Human colon Caco-2 cells were obtained from the American Type Culture Collection (Rockville, MD, US). Anti-CK 18 antibody was supplied by Abcam plc (Cambridge, UK). Dulbecco’s modified eagle medium (DMEM), fetal bovine serum (FBS), L-glutamine, nonessential amino acids, penicillin, and streptomycin were purchased from Life Technologies (Carlsbad, CA, USA). ET derived from Escherichia coli 0127:B8 and Thiazolyl Blue tetrazolium bromide (MTT) were all from Sigma (St. Louis, MO, the United States). Malondialdehyde (MDA), Adenosine triphosphate (ATP), and lactate dehydrogenase (LDH) assay kits were obtained from Nanjing Jiancheng Bioengineering Institute (Nanjing, Jiangsu, China). Enzyme-linked immunosorbent assay (ELISA) kits and Western blot kits of caspase-11, tumor necrosis factor α (TNF-α), and interleukin 3 (IL-3) were from Elabscience Biotechnology Co.Ltd (Elabscience, Wuhan, China) and Biovision Co.Ltd (San Francisco, CA, the United States). BCA Protein Assay Kit was obtained from KeyGen Biotech. Co. Ltd (Nanjing, Jiangsu, China). Ponceau S was purchased from Puhe Biological Medicine Technology Co., Ltd (Wuxi, Jiangsu, China). Fluo-3-am was obtained from Life Technologies Corporation (Paisley, UK). Tween-20 was obtained from AMRESCO, Ltd. (Solon, OH, the United States) and OsO4 from Amresco, Ohio, the United States. All other chemicals and reagents used were of analytical grade.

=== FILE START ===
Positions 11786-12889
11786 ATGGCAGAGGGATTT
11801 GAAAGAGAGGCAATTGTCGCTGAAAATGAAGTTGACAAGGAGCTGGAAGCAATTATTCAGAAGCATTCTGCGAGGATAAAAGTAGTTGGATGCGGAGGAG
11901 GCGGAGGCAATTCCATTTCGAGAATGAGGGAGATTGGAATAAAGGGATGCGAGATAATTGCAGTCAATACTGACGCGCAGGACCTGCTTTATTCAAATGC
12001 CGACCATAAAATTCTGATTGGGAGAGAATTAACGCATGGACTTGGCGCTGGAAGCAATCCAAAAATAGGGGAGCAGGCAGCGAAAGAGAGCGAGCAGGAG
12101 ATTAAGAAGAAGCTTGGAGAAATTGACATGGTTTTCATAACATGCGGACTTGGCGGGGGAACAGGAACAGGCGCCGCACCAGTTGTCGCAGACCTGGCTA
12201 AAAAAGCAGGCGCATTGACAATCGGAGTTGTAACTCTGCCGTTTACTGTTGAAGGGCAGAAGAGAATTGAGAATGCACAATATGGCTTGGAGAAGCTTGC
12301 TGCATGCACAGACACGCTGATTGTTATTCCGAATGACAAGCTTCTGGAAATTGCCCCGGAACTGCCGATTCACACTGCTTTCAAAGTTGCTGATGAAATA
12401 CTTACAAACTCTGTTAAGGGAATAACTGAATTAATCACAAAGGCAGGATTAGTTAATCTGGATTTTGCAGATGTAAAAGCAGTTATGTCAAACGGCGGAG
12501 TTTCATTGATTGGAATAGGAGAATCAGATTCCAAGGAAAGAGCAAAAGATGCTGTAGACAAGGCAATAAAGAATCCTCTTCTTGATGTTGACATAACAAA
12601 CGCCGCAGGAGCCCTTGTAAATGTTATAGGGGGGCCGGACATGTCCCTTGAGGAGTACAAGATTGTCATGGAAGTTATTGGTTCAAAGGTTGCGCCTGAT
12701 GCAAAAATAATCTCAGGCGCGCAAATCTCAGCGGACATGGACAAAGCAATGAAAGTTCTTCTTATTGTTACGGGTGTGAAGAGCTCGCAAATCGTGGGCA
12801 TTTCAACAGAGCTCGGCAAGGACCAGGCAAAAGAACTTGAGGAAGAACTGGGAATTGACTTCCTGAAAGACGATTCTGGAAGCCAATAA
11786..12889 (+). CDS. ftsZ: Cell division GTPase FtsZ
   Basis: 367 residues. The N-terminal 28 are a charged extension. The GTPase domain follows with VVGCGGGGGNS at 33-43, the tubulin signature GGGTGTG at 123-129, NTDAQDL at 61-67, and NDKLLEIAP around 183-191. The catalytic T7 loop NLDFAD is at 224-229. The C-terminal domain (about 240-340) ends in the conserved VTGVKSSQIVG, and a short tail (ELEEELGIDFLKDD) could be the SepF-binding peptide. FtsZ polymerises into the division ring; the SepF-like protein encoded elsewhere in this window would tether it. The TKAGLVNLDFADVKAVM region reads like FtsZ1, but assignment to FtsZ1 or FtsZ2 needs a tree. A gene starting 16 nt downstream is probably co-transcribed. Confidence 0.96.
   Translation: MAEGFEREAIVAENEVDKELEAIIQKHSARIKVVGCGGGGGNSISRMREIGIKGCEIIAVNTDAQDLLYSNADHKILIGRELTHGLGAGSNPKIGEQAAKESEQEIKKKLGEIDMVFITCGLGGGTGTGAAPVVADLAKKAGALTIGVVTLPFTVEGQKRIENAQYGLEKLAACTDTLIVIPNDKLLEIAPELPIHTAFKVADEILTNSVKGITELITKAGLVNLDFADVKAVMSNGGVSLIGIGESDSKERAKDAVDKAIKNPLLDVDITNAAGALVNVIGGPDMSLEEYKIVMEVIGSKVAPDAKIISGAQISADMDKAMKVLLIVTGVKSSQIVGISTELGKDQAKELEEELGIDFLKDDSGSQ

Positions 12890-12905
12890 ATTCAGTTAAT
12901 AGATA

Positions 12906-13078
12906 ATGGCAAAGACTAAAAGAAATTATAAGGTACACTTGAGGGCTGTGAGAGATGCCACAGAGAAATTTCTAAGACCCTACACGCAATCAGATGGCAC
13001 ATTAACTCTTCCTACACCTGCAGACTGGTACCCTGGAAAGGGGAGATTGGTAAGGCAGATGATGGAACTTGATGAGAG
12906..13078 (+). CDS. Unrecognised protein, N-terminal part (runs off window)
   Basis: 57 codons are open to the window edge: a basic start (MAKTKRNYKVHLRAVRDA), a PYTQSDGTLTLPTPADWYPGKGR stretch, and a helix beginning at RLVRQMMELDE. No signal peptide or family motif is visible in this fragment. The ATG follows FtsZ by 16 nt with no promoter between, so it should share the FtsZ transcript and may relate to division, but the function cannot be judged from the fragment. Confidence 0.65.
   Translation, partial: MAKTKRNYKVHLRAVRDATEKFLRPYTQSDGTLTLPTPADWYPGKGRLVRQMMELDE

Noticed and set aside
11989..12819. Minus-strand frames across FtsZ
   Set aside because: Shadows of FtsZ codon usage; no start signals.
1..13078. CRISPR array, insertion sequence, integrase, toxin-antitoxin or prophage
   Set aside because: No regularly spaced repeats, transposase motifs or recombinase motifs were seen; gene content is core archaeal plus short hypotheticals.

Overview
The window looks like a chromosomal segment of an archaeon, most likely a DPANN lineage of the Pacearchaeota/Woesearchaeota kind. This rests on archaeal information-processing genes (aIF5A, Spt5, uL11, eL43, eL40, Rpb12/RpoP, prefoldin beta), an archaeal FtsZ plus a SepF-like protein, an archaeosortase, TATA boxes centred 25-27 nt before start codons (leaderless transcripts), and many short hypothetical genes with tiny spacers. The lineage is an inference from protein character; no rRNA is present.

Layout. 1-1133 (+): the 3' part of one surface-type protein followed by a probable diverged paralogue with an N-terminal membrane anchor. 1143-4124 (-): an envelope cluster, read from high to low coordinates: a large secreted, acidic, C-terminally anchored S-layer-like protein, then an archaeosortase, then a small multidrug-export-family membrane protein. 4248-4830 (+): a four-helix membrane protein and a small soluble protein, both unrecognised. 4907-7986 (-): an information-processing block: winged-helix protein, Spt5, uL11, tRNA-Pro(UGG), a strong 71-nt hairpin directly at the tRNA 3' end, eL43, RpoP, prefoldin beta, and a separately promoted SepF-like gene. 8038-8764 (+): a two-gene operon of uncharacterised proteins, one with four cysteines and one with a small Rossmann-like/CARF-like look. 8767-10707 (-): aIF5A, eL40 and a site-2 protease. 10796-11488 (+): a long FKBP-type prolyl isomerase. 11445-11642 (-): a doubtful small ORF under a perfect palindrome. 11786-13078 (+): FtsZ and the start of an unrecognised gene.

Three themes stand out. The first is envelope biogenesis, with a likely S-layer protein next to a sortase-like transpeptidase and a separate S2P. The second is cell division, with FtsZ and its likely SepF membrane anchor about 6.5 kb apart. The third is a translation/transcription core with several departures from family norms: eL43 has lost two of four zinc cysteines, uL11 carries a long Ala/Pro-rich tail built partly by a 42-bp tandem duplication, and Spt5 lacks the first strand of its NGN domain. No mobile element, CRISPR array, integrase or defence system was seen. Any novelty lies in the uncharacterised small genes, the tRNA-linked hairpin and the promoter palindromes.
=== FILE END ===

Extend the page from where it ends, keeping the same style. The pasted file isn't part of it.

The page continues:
2.2. Preparation of RAD Drug-Containing Serum
2.2.1. Animals